“Ethereal” is probably the one and only single word which could begin to describe this experience. Taking to the medieval themed Wackinger outdoor stage, in the middle of the night, Heilung swamped the intoxicated masses. I didn’t manage to catch them on their subsequent tour, but it’s really hard to imagine indoor venues matching the character of this performance being cast out into the dark of Germany’s witching hour. It was simply one of those moments in time which I don’t believe it will be entirely possible to replicate. You were either there or you weren’t. I would love to watch them again, but I suspect I would be chasing the elusive “first hit”.

10 – Slayer at SSE Hydro, Glasgow, SCO

Well, at the start of this article, I did say these events were in no particular order, but you know what they say about rules. The live metal crown of this year absolutely has to go to original thrash titans, Slayer. Aside from hosting one of the best under-cards for a long time, the atmosphere when the headliners took to the stage – seemingly for the last time in Scotland – was insane. This was not only down to them playing at their best. Credit is also due to the production crew, because they transformed that venue into another world. One last time, we were taken into Slayer territory, deeper than we had ever dared before. It was one Hell of a farewell.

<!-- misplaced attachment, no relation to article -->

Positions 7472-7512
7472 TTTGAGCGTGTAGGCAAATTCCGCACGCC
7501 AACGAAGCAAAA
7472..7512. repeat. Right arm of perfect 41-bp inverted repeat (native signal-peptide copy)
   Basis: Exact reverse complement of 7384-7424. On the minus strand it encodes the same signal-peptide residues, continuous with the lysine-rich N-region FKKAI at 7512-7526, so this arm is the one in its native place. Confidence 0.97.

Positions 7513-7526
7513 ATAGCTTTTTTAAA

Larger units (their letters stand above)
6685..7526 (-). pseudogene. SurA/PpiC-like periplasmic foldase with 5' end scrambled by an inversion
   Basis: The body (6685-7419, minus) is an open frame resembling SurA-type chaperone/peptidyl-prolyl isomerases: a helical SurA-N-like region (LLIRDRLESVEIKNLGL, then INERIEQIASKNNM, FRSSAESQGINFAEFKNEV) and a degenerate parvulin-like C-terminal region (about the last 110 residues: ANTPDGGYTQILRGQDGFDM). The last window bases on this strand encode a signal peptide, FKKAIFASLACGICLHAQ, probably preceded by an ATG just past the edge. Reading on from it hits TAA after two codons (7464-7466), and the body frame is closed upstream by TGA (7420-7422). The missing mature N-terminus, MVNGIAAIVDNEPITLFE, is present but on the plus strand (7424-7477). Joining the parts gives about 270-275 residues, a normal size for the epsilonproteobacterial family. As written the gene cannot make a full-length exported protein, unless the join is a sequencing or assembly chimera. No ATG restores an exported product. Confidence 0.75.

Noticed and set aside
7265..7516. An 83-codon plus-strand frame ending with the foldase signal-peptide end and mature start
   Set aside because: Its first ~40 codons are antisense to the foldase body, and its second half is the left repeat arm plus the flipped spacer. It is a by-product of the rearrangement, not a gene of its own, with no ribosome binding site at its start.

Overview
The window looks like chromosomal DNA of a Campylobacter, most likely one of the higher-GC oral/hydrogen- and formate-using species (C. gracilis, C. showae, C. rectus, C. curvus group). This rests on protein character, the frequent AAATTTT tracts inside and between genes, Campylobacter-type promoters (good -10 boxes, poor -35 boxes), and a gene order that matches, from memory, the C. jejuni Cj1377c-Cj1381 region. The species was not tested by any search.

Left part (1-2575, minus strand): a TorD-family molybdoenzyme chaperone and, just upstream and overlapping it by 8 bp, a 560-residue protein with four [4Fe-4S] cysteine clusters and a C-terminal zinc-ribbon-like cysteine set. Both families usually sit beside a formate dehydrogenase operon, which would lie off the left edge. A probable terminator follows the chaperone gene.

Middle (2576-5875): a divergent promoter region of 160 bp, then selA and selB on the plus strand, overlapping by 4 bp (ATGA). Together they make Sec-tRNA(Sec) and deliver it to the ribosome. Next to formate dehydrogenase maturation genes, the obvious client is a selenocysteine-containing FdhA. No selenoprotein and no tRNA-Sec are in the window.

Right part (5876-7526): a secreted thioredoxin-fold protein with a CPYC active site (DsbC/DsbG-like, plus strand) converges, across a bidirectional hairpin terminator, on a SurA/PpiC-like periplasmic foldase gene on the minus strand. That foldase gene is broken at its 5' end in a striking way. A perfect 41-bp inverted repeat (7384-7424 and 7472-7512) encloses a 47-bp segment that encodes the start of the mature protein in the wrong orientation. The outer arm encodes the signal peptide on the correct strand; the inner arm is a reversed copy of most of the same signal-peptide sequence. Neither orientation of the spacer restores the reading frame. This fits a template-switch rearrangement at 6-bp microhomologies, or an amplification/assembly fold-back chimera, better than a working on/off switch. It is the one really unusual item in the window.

2018 – It was a real live one…

Arroganz. Photo Paul Macmillan/Slow Dragon Music

Paul Macmillan

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Krysthla – A War Of Souls And Desires

Posted in CD, Metal with tags , , , , on 16th August 2015 by Paul Macmillan

Krysthla
A War Of Souls And Desires
Release: September 28th 2015
Metal